Welcome to the latest edition of TFC Republic Weekly, a free email newsletter that will land in the inbox of both paid subscribers and free members of TFC Republic every Monday.
This newsletter will look at what's in store over the next seven days for Toronto FC, and set up their schedule of games for the week.
You'll also get a glimpse of what to expect at TFC Republic in the coming days.
So, without further ado...
TFC crowned Canadian champions
Toronto FC ended its four-year trophy drought on Saturday night in Hamilton as it beat CPL side Forge FC in the COVID-delayed 2020 final of the Canadian Championship.
TFC overcame a valiant Forge in earning a dramatic 5-4 victory on penalties at Tim Hortons Field in Hamilton to claim their first trophy since 2018 and first under Bob Bradley. The Reds have now won the tournament a record eight times.
The teams traded goals early in the second half with Alejandro Pozuelo scoring for Toronto, and former TFC academy product Tristan Borges replying for Forge to set up a thrilling penalty shootout after 90 minutes of regulation time before an announced crowd of 13,715 spectators.
The teams were tied 4-4 through the first five rounds as Deandre Kerr missed from the spot for the Reds and Kyle Bekker's shot was saved by Quentin Westberg. Kosi Thompson then converted to make it 5-4 before Forge’s Kwasi Poku hit the crossbar, sealing the victory for TFC over the Canadian Premier League outfit. Pozuelo, Jesús Jiménez, Carlos Salcedo and Jordan Perruzza also scored in the shootout for Toronto.
Based on the balance of play, the final result was somewhat cruel on Forge who bossed large stretches of the match and pushed Toronto FC to its limit. But like they have done several times in recent weeks, TFC managed to stay alive in the game when outplayed and held their nerve when it mattered the most.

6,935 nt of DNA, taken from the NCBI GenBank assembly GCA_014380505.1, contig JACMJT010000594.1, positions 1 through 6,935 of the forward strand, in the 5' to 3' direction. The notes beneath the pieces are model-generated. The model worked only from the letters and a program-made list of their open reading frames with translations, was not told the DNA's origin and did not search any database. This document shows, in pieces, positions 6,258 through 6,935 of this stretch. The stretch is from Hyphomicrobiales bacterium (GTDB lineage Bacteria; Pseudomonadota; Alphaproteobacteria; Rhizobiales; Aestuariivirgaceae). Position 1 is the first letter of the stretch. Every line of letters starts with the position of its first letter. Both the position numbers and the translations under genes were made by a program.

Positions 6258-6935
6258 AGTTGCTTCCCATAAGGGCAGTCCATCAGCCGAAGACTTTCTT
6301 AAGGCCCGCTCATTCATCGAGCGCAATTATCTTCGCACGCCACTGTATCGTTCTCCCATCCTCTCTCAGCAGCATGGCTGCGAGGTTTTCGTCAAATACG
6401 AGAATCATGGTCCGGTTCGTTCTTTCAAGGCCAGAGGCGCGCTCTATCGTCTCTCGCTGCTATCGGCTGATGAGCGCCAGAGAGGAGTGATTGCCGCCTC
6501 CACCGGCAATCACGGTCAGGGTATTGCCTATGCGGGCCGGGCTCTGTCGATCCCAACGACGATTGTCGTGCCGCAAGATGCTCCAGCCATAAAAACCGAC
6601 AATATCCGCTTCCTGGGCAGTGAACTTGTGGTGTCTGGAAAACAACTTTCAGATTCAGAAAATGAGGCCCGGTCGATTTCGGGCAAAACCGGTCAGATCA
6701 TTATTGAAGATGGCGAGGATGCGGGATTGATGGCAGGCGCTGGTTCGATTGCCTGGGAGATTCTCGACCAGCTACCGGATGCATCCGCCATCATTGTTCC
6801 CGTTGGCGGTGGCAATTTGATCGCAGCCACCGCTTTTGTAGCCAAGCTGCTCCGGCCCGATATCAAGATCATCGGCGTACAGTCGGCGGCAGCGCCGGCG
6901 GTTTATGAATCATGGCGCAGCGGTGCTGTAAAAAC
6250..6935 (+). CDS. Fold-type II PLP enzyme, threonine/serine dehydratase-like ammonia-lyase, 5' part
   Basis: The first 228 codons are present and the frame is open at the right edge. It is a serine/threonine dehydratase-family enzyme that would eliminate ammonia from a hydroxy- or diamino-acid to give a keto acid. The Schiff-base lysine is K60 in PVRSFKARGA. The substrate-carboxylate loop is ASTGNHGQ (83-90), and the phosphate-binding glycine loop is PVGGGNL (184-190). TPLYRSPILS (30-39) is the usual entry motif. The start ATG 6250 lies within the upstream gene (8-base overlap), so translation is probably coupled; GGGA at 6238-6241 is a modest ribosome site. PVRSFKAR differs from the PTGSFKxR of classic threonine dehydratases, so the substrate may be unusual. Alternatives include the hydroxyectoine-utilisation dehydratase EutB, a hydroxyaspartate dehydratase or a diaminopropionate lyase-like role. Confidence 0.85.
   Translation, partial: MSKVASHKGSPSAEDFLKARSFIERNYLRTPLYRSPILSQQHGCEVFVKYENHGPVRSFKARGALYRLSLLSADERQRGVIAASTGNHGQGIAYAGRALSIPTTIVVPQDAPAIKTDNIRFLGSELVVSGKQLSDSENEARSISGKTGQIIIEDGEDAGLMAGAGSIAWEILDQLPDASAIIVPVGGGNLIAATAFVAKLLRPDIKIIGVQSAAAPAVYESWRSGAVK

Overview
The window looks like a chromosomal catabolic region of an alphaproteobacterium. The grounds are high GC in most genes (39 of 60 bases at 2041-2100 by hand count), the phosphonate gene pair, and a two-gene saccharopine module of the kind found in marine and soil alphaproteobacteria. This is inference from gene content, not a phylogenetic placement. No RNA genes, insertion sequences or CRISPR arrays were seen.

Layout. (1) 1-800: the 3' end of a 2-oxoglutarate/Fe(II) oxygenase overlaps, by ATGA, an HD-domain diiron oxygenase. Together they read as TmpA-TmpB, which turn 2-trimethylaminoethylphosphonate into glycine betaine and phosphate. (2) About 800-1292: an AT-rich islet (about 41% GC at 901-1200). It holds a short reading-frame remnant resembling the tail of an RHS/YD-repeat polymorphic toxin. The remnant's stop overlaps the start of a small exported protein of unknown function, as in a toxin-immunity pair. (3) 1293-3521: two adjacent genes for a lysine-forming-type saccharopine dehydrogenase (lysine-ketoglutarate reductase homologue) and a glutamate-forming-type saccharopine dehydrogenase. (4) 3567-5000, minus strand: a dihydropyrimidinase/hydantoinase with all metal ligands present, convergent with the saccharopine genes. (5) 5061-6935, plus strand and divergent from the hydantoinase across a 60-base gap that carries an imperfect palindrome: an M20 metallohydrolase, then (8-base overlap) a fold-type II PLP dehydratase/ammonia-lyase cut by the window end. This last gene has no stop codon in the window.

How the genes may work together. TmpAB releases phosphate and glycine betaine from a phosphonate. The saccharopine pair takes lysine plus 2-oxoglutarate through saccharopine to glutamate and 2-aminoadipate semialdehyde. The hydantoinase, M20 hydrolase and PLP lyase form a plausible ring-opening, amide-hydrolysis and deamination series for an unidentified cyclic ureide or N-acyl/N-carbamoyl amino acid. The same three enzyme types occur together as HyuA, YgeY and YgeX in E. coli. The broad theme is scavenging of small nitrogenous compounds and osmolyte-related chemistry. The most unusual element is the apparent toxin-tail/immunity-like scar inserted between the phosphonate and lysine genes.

"Coming here against Forge it’s always going to be hard. They’re a good team, they’re experienced," Bob Bradley told reporters after the game. "As been the case for us throughout the year, there’s moments where are our football’s okay, there’s other moments where we lose control. We’re still trying to become a more consistent team that can sustain some of the good football longer. But while we’re working on that, we’ve got to have a mentality to stick together and find ways [to win]."
International break gives Reds a chance to get healthy
The current international break means that the Reds are now off until June 18 when they resume MLS play with a road game against the New York Red Bulls. Bob Bradley plans to give his players a few days off before resuming regular training sessions later this week.
While the break does stunt TFC's momentum (they've won three in a row and are unbeaten in four in all competitions) it also offers them a chance to get healthy, something the team has struggled with in 2022.
Toronto continues to be without fullback Jahkeele Marshall-Rutty (recovering from knee surgery), and midfielder Noble Okello (lower body) due to long-term injuries. While Okello, 21, is a far away from returning to action (he's not practising with the club), Marshall-Rutty, 17, took part in portions of training sessions last week.
"Typically, before you get minutes [in a game] you start to put together a number of training sessions in a row and then you get a sense as to fitness and the response to the initial injury. It's going in a good direction [with Marshall-Rutty] but I would still say we need more time to see how he progresses through the next phase," coach Bob Bradley said.
Also, centre backs Chris Mavinga (lower body) and Shane O'Neill (concussion protocols), and midfielder Jonathan Osorio (lower body) are also dealing with injuries, so the time off can't help but be beneficial for them, too.